How Does the Blockchain Work?

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There are probably more questions surrounding howblockchain works than there are currencies in existent but even still there’s a lot of confusion about just what exactly is, how, and how often. You may already know that blockchains relate to cryptosystems, but maybe you’re not sure what that actually means, or how it applies to different industries. For example, you may have heard that there is a “blockchain”, but what exactly does it mean? This article briefly discusses howblockchain works, and how it can be useful to various industries.

Basically, a chain is a way of handling and organizing the public ledger of any given computer system. In laymen’s terms, the ledger is a database, which contains all transactions that have been made using that particular computer system. There are basically two types of ledgers, which include centralized systems and decentralization systems. Centralized systems are usually chains like those found in banks, where there are multiple computers each having a copy of the ledger. Decentralization systems are less structured than a centralized ledger and are characterized by networks of computers instead of banks.

Howblockchain works on a very simple and elegant level. A new block of information is created, which is also referred to as a “block” in the terminology of cryptology. When this block is received by the other nodes in the network, it is verified to be valid and of legal binding. From the point of view of users of the ledger, a new block is added to the ledger by adding the hash (the mathematical equivalent of a check) of the previous block, and the process is repeated. The new block is added to the end of the ledger, hence the term “blockchain”.

The reason why this kind of technology has become wildly popular among traders, investors, institutions and other individuals is due to one simple fact: with the right software, it is possible to create a ripple effect throughout the entire network. A single move by one user can cause others to react, sometimes quickly and sometimes not. For instance, if you make a trade and your position is immediately closed by another investor, that user now owns the portion of the assets that were previously controlled by him. This was caused by the simple act of recording a transaction on the ledger, without which an investor cannot legally access that portion of the asset.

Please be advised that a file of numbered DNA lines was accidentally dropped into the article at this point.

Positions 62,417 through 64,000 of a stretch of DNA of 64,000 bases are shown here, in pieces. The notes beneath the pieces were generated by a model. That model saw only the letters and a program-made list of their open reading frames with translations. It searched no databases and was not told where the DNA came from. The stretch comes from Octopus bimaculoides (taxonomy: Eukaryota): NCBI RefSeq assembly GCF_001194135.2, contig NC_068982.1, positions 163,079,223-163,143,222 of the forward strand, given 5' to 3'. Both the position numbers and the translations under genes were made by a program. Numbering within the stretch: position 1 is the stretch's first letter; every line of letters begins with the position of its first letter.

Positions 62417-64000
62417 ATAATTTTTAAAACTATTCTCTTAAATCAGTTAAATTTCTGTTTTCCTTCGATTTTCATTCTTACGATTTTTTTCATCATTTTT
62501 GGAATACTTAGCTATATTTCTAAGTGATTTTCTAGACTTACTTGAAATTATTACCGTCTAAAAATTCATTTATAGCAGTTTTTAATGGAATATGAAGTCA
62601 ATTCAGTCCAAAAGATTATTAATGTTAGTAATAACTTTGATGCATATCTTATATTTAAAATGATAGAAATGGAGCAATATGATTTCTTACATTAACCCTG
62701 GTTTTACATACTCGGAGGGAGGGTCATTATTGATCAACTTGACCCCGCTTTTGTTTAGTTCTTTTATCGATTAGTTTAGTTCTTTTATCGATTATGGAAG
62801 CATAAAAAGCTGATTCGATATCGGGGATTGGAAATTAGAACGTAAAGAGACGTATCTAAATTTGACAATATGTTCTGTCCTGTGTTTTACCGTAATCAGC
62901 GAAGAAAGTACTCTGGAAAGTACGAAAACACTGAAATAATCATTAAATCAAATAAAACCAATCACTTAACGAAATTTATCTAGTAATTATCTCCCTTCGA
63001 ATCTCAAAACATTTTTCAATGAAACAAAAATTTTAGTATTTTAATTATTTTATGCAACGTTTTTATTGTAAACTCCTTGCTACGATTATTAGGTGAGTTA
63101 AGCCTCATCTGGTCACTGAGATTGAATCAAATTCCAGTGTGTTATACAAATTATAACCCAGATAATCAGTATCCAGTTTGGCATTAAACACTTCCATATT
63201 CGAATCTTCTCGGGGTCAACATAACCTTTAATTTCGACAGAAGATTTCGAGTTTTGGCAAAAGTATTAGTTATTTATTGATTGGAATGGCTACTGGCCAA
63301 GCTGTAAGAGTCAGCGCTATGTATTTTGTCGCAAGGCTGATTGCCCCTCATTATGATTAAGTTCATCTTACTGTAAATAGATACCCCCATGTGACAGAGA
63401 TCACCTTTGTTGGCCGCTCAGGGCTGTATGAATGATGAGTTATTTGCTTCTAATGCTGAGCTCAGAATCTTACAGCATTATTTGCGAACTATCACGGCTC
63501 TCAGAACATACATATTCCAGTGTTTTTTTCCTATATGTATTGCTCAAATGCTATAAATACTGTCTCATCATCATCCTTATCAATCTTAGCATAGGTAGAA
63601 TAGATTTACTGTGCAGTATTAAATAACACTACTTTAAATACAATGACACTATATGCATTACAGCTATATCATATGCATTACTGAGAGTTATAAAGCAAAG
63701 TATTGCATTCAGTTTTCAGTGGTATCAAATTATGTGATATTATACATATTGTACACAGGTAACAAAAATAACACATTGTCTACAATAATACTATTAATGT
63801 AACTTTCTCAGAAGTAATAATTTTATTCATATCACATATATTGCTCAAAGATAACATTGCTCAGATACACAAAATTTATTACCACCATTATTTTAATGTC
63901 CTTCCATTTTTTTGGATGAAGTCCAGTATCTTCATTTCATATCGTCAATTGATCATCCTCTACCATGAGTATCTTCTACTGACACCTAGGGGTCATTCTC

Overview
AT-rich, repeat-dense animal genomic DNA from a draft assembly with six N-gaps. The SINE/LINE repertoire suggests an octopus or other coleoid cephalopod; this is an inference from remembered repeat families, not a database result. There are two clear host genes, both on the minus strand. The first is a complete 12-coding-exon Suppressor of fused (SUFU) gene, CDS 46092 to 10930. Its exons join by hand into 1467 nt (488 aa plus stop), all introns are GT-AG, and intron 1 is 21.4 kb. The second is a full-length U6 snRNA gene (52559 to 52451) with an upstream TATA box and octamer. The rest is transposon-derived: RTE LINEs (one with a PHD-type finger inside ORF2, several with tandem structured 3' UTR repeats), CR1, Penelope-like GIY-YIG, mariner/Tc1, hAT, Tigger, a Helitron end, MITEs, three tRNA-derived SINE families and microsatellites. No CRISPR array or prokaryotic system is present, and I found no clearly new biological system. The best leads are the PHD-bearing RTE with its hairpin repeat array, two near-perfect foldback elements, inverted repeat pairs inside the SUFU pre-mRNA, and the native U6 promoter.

If you take a look at how this plays out for you, the way it will eventually impact you is pretty obvious: as more people start using this form of decentralized technology, you will find that the costs of traditional transaction methods, like loans, securities and traditional remittance will decrease. With decentralized ledger transactions being instant and cheap, it is not surprising to see the popularity of Cryptocurrency go up. You could argue that the real value of Cryptocurrency is in its ability to facilitate smart contract functions that would allow users to have total control over their digital assets. While this is true, the moment that you give central entities the power to determine what is real and what is fake will create problems like identity theft, money laundering and Forex scams, not to mention the disadvantages of having to deal with central entities that have all the power. With the potential for abuse through centralized control, this inherent feature of a true Cryptocurrency will always remain.

For instance, suppose that you want to transfer money from one financial institution to another, but unfortunately the financial institution you are dealing with does not support it due to the fact that it requires additional security measures to be enabled. By transferring your funds through a ledger instead of through a traditional account, you can make all the transfers you need without any additional cost, fees or penalties. In fact, all you would have to do is use a spread sheet to make your transaction, no matter what the value of each transaction may be. Of course, such features of the future will most likely be part of the protocol that underlies all future leading Cryptocurrency platforms and methods.

The next question that people may have is how do they decide which ledger to follow? There are currently three major proposals that people are using right now and these are Quorum, Consensium and Scalp. Quorum is the live testing version of the technology that underlies the bitcoin protocol, while Consensium is the pre-launch testing version that will be launched later this year. The Scalp refers to Peter Schwab’s latest book of the same name, which explains a simple method of securing the integrity of the main chain by preventing forks. Although forks are inevitable in the course of running a distributed system like the internet, the proposed solution to this problem is Scalp.

Regardless of which solution you choose, it will be important for you to understand how the entire system works and how the cryptoledger maintains the integrity of the chain. At the end of the day, you will be the one who decides which solution best suits your requirements and needs. One thing that you need to know is that if you decide to go with a service like Chainalysis that offers protection against hackers along with the core chain function, you are effectively agreeing to a contract where the company will bear all the risk, regardless of how much they end up paying out to the user. So you see, there is a lot more to understand than just “blockchain for the sake of having a distributed ledger”. So if you are interested in exploring options to protect your digital asset portfolio and make financial transactions faster and safer, then you should seriously consider how the technology behind the bitcoin network works and start exploring your options.

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